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Journal of Environmental Quality Abstract - Heavy Metals in the Environment

Assessment of the Use of Industrial By-Products to Remediate a Copper- and Arsenic-Contaminated Soil


This article in JEQ

  1. Vol. 33 No. 3, p. 902-910
    Received: July 29, 2003

    * Corresponding author(s): enzo.lombi@csiro.au
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  1. Enzo Lombi *ab,
  2. Rebecca E. Hamonb,
  3. Gerlinde Wieshammerac,
  4. Mike J. McLaughlinb and
  5. Steve P. McGratha
  1. a Rothamsted Research, Agriculture and the Environment Division, Harpenden, Hertfordshire, AL5 2JQ, UK
    b CSIRO Land and Water, PMB 2, Glen Osmond, SA 5064, Australia
    c University of Natural Resources and Applied Life Sciences, Institute of Soil Science, Gregor Mendel Strasse 33, A-1180 Vienna, Austria


Two water treatment sludges (WTS-A, WTS-B), two red muds (RM), and red gypsum (RG), all rich in iron oxy-hydroxides, were added to a soil highly polluted with As and Cu at 2% (w/w) to reduce metal bioavailability. Because the amendments increased soil pH to approximately 6, a lime treatment to the same pH and an unamended treatment were included for comparison. All the amendments had significant positive effects on the soil microbial biomass and growth of ryegrass (Lolium multiflorum Lam. cv. Avance), but only WTS-A improved lettuce (Lactuca sativa L. cv. Tom Thumb) growth. The mineralization of added ammonium nitrogen was not significantly affected by the treatments, while a physiologically based extraction test (PBET) showed that bioaccessibility of As was low (<5%) and decreased only in the WTS-A treatment. Concentrations of As in soil pore water and extractable As only decreased in the WTS and RG treatments. In contrast, Cu concentrations in soil pore water and extractable Cu decreased in all treatments, by more than 84% in the WTS, RM, and RG treatments. Non-isotopically exchangeable As and Cu were present in colloids in the soil pore water. Untreated soil had <4% isotopically exchangeable As and this decreased by approximately 50%, with WTS, RM, and RG. The labile Cu pool represented a large proportion (34%) of the total Cu pool, and the isotopically exchangeable and soluble Cu were strongly correlated with soil pH. Acidification of the treated soils showed that the labile As and Cu both increased in the treated soils compared with untreated soils. The significance of the treatment effects on soil fertility and potential off-site transport of As and Cu to ground water are discussed.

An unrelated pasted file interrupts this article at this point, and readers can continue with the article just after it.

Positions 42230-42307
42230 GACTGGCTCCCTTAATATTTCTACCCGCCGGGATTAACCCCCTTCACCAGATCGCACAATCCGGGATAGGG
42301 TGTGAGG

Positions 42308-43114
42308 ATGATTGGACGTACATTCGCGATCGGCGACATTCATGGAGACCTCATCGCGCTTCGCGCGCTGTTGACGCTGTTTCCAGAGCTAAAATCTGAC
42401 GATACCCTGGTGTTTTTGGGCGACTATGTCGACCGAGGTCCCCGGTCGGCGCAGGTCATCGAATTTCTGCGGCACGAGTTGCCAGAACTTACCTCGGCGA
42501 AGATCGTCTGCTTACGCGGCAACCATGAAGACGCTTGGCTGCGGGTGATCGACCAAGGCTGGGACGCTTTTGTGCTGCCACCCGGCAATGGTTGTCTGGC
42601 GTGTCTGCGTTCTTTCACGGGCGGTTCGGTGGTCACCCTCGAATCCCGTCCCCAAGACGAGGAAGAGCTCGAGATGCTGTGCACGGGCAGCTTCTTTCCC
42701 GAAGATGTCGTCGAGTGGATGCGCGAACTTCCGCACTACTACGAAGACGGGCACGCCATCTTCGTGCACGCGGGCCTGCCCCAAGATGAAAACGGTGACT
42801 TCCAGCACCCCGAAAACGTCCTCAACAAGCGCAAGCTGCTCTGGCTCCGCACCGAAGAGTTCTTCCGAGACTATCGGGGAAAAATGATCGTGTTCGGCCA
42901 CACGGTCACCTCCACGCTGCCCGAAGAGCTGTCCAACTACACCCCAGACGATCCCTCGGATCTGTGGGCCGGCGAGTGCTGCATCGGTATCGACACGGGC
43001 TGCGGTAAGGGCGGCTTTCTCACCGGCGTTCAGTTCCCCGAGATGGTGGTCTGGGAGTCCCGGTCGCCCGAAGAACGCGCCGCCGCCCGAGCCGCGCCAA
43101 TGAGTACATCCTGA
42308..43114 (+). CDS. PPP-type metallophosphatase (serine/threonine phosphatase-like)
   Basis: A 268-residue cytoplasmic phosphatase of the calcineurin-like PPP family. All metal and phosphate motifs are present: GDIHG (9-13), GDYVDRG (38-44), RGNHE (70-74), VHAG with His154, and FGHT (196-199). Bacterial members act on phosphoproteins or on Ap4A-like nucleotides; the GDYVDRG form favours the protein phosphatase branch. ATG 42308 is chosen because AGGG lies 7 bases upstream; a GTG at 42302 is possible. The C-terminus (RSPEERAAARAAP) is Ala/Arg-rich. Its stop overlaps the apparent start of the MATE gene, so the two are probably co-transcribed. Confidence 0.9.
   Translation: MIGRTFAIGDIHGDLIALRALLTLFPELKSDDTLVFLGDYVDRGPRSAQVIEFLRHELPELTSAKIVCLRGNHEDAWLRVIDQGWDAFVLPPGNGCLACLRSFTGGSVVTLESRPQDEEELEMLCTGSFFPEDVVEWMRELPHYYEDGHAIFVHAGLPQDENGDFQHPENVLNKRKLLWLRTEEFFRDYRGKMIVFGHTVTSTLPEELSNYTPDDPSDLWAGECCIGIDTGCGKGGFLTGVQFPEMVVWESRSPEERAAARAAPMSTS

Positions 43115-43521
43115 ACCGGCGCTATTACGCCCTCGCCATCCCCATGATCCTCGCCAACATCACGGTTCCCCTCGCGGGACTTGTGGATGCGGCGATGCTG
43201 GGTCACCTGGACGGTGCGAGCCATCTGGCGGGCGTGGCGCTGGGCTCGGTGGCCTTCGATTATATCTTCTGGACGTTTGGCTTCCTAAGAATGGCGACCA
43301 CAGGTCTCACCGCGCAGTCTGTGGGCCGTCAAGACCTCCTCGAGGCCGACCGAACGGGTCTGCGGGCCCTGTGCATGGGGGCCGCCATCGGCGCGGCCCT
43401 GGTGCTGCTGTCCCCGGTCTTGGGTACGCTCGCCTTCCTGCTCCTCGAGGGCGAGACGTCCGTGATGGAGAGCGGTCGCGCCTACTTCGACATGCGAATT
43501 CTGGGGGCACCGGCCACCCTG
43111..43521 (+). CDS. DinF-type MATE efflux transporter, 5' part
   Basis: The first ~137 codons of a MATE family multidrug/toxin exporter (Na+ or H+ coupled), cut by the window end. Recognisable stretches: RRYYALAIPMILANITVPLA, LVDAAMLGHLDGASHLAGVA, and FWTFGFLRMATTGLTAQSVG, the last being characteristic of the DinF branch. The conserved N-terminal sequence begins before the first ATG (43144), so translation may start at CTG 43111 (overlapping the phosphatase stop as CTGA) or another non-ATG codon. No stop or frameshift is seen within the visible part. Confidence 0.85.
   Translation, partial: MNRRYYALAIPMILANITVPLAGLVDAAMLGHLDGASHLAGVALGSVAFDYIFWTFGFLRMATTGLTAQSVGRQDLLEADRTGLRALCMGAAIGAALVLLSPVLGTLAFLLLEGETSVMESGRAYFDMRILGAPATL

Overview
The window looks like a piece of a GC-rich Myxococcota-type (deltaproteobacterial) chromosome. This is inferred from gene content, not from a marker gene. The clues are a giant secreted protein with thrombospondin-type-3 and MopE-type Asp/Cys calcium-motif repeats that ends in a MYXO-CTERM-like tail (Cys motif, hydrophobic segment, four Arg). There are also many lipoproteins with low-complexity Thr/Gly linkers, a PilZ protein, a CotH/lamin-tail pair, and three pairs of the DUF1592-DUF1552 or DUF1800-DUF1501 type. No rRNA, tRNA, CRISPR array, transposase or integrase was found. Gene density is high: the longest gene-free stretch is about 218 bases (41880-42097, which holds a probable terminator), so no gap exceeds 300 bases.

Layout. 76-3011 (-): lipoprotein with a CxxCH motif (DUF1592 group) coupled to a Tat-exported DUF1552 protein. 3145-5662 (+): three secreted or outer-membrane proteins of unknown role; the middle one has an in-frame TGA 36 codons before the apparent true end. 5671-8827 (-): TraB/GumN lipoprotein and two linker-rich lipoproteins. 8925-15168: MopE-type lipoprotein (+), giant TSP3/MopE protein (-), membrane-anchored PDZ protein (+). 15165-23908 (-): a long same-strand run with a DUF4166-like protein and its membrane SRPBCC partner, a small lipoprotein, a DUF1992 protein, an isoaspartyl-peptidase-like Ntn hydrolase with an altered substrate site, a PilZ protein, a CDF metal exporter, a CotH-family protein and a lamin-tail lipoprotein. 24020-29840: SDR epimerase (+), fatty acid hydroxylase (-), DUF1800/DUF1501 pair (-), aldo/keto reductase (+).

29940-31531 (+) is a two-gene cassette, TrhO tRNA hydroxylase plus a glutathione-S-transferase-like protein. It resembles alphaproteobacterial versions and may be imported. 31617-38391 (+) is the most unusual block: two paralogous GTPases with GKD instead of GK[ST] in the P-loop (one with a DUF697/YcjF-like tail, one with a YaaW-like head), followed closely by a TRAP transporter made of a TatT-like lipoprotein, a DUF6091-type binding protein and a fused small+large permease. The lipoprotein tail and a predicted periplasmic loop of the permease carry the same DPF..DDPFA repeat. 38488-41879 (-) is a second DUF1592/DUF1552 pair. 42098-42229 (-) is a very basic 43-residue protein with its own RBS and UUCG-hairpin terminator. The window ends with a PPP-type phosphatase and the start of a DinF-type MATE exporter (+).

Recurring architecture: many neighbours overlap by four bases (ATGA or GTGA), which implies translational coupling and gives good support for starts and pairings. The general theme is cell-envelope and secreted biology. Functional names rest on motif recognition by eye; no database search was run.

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Copyright © 2004. American Society of Agronomy, Crop Science Society of America, Soil Science SocietyASA, CSSA, SSSA